I did not put words in your mouth. I reflected back to you what I heard you saying. Your comments are in fact prescriptive and globalizing. You write, "I think we are seeing the product of this type of reeducation in the young men we see nowadays where they don't really know what a real man looks like, how they are supposed to act, what their friendships are supposed to look like. Historically, men have never been overly expressive about their relationships with other men, rather men have a camaraderie that is typically forged through some kind of common activity or common foe or common needs/want." In other words, according to you there is one particular way to be a "real man," there is one particular correct paradigm for male friendships and actions. You say that "Historically, men have never..." which is a statement that generalizes about all men. I do not read in anything you said in those first two comments any kind of space for, or tolerance of, difference. You explicitly state that if men do not act in the way that "real men" act (real men, according to you, and according to the dominant patriarchal paradigm) then they are, by definition, not real men. Reflecting back to you what you have said is not putting words in your mouth.

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  11. It is no doubt true that the male code you write about does exist. I grew up within male fishing culture, and I know intimately well the code of which you speak. I experienced it from when I was a tiny girl, up to the present. I also know that in every engagement I have had with that code and that culture, I have experienced sexism, oppressive attitudes and actions towards women, violence towards women, violence in general, and an assumption that one of the basic ways men bond is by sexualizing women. Even men who themselves did not engage in sexualizing women turned a blind eye to the ones who did.

    But even if none of this were the case, even if sexism was not inherent in the paradigm you are describing, even if women were consistently treated with respect by such men, the problem with the male code you are describing is that it has no space for men who want to live by some other code, just as your comments allow no room or tolerance for men who live in our culture and want to be expressive, or want to exhibit "feminine" traits, or want to cry or hug, or who are depressed and therefore "weak." Little boys who want to play with dolls, or teenage boys who are sensitive, or adult men who are expressive of their feelings, are belittled, taunted, harmed, punished, mocked, marginalized, and otherwise given the message very loud and very clear that their personalities are invalid and worthless. The paradigm you are putting forward, which is an utterly prescriptive paradigm, has been harmful to so many people for so long. It would be one thing if you said that you personally preferred to have certain kinds of male friends who are along the lines you have described, but that you allowed space for other men to feel and express and experience differently. But that is not what you have said at all.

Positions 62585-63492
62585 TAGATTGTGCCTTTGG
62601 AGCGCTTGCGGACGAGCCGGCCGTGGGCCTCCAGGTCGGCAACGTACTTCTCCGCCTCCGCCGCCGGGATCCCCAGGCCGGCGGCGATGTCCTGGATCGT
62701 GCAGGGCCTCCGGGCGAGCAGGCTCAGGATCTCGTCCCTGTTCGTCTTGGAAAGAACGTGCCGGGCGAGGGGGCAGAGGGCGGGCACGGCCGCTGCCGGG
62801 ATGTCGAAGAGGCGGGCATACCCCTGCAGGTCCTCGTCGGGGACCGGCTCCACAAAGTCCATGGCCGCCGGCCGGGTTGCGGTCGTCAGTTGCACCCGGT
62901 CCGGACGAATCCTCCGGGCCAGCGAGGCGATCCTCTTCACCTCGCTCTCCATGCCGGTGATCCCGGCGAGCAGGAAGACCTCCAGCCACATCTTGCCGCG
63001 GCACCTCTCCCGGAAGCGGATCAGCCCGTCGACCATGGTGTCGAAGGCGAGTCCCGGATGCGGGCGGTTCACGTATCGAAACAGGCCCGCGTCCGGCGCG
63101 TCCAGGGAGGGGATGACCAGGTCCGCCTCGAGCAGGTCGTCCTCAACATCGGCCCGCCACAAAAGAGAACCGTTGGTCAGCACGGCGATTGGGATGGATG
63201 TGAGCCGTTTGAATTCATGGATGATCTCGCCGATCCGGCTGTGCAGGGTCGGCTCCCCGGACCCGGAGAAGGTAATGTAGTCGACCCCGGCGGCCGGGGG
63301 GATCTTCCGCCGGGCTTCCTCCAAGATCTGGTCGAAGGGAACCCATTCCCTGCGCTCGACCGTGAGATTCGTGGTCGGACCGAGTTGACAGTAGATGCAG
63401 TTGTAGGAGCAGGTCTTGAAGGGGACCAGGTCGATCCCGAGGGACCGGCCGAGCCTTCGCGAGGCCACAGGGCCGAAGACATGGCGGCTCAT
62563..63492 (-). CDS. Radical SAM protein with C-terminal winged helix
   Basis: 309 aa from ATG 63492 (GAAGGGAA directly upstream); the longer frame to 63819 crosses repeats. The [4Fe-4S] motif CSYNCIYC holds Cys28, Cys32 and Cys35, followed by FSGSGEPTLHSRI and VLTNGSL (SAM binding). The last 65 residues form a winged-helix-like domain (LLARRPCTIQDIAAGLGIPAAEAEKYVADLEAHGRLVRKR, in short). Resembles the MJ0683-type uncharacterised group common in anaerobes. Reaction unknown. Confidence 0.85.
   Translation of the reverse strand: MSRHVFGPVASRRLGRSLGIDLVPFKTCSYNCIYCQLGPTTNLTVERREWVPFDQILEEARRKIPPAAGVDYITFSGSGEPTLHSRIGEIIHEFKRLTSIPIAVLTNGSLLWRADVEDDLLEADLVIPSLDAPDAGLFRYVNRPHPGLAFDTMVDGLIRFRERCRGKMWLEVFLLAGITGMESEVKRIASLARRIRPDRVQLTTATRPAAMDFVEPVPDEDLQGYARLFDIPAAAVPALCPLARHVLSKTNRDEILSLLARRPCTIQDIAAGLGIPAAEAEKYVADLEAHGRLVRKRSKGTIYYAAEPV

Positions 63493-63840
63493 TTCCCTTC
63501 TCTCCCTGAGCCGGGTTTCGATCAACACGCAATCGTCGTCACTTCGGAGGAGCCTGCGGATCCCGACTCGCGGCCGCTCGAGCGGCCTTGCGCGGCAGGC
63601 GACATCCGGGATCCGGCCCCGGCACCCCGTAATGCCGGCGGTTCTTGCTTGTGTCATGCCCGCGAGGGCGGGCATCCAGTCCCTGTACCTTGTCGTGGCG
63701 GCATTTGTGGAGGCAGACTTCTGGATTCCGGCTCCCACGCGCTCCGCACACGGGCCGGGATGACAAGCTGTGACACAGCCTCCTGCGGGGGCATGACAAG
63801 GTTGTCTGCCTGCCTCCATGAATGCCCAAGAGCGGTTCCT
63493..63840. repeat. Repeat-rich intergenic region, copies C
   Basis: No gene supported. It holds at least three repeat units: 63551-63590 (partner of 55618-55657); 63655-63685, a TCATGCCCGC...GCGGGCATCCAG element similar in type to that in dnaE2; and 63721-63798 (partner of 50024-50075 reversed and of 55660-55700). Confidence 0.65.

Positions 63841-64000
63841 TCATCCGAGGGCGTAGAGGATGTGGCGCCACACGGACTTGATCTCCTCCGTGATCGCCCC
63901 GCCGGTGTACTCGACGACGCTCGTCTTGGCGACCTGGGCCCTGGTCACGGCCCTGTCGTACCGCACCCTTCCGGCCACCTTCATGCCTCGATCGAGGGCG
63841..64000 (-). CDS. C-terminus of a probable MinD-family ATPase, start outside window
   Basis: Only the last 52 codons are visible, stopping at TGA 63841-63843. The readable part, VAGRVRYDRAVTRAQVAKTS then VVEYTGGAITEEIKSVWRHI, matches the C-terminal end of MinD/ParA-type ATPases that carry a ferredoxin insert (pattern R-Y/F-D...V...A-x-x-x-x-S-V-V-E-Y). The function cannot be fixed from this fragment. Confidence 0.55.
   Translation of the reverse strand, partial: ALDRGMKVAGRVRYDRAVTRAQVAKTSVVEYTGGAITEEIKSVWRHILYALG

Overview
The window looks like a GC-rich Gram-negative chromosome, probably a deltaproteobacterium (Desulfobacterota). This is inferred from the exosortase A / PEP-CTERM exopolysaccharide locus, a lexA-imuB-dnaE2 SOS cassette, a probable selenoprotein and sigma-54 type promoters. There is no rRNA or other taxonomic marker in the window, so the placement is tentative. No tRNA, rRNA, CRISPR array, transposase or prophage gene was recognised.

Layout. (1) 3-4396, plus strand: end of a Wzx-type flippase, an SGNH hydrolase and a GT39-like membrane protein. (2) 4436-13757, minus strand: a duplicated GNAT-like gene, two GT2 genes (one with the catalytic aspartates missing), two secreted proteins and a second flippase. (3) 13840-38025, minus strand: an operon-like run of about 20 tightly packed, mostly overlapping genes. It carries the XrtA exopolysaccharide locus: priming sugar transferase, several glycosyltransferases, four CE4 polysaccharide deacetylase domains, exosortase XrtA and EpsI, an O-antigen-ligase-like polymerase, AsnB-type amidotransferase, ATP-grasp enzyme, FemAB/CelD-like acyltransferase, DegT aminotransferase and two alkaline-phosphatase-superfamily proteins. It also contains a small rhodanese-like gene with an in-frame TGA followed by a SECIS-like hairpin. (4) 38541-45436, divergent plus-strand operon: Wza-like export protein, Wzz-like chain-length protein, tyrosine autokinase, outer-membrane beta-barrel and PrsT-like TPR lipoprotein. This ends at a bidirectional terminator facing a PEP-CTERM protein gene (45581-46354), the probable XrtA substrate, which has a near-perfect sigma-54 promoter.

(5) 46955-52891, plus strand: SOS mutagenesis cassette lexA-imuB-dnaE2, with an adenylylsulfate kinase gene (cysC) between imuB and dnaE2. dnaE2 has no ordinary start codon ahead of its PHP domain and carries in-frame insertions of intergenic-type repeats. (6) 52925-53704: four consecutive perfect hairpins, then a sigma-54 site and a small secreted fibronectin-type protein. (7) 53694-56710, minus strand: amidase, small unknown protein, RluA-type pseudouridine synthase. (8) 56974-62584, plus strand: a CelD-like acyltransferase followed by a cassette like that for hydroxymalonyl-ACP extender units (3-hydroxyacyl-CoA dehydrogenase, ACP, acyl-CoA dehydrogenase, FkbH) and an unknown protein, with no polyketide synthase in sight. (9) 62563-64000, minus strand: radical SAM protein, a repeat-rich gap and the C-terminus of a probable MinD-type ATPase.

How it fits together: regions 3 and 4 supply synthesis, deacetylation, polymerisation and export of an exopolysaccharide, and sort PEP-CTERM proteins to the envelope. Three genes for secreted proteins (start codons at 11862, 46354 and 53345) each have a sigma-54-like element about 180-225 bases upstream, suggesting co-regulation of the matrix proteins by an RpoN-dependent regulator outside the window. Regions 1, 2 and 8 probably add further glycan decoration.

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  12. It's true that some of my comments had been dismissive and sarcastic. I sincerely apologize. I think it's a reflection of my current state of mind and some of the stuff going on in my life, and I have no right to take it out on you or anyone else so I'm sorry.

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  13. Mark, I'm so sorry to hear that there are some hard things going on in your life. I wish I'd known. I'm sending you love and I hope we can talk soon privately (i.e., in some other space than this public blog).